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Illustrating ‘Alice’ – Some views of Wonderland Elizabeth Merry Thursday 04 July 2019

Lewis Carroll’s Alice in Wonderland (published 1865) transformed children’s literature with its fantastic originality and brilliant use of nonsense. Since then it has never been out of print, has been translated into many languages and has spawned not only imitators but also a huge amount of analytical commentary. We start with the origins of the book and its first illustrators – the writer himself and then Sir John Tenniel. So iconic was the book that as soon as it came out of copyright a host of artists produced their own versions – including Arthur Rackham, Mabel Lucie Attwell and Charles Robinson (brother of Thomas Heath Robinson). Throughout the 20th century we see how illustrators reflect different aspects of the book as well as the preoccupations of their own times. We look further at some of the most interesting artistic portrayals including those by Willy Pogany, Mervyn Peake, Jonathan Miller, and Salvador Dali, and will end with one or two current interpretations.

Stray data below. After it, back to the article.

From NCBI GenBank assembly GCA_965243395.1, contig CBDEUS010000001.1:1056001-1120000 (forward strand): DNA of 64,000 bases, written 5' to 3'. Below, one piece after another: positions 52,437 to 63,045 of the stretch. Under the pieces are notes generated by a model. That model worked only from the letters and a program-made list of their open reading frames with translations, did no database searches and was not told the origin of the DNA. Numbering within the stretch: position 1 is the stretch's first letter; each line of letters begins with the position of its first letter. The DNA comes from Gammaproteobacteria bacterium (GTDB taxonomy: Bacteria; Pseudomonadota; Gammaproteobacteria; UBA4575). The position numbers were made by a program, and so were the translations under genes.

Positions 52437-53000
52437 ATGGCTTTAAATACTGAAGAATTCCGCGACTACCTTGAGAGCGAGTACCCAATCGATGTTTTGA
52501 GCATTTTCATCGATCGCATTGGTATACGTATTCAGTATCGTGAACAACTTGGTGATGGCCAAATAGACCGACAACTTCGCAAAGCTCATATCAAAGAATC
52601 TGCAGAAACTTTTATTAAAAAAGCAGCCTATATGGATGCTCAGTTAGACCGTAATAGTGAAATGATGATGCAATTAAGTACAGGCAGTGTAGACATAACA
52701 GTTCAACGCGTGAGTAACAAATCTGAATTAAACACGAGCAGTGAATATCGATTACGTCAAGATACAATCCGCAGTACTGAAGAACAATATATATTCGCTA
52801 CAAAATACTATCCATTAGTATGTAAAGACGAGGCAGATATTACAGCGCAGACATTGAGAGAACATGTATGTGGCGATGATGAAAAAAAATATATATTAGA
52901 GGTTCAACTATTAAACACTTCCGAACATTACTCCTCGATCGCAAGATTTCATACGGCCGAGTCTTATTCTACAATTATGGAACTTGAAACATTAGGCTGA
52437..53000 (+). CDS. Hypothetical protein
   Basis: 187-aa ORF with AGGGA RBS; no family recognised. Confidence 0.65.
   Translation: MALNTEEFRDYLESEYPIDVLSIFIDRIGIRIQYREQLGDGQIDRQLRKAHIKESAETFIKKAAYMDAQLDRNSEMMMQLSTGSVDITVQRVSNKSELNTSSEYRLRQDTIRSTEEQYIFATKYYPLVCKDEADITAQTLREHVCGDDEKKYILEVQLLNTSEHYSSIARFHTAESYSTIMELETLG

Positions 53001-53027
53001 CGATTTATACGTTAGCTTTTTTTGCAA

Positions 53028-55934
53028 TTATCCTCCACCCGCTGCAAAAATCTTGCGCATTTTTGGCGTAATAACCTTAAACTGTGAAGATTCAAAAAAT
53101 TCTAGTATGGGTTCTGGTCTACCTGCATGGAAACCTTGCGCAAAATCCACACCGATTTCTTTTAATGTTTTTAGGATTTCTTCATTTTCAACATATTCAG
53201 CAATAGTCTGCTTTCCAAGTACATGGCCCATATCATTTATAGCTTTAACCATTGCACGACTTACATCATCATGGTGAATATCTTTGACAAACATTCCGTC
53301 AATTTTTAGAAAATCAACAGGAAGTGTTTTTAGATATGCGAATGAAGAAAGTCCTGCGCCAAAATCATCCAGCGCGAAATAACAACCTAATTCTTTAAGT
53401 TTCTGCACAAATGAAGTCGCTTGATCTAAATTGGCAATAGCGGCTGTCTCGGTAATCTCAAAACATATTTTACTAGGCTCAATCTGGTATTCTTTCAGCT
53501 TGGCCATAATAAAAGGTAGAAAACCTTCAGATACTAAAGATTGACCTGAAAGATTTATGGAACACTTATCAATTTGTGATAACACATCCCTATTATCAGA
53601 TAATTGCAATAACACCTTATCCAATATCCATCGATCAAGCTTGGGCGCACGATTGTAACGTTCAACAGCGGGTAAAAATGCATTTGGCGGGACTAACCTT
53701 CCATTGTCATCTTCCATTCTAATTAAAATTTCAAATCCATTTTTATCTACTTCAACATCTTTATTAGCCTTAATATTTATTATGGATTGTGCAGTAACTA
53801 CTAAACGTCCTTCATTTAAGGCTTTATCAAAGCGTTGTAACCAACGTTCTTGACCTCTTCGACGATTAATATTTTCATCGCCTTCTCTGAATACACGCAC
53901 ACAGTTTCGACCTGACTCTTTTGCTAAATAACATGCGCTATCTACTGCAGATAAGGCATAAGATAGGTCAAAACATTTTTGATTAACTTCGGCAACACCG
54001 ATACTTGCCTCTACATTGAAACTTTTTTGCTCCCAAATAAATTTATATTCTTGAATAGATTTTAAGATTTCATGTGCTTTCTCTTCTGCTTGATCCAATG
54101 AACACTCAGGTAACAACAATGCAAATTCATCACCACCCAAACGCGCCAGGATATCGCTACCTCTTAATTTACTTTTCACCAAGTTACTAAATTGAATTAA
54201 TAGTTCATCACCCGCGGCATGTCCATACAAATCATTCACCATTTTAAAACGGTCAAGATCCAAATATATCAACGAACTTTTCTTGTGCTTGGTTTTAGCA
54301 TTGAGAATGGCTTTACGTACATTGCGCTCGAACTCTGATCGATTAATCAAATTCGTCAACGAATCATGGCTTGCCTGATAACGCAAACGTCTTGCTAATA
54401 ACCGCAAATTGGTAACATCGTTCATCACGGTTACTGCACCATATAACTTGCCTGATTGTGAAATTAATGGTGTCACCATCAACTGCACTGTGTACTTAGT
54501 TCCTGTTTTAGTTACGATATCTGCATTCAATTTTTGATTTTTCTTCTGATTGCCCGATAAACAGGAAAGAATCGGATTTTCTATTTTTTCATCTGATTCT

Elizabeth has over 25 years' experience lecturing on a range of subjects including classical art and architecture, aspects of the visual arts and the links between literature and art. She has lectured for the Universities of Bristol and Southampton Departments of Continuing Education, Royal Society of Arts, the Jane Austen, Thomas Hardy and the Brussels Brontë Societies, and many literary, historical and philosophical societies nationwide. Has also lectured on study tours throughout Europe and the UK, and also Australia and New Zealand.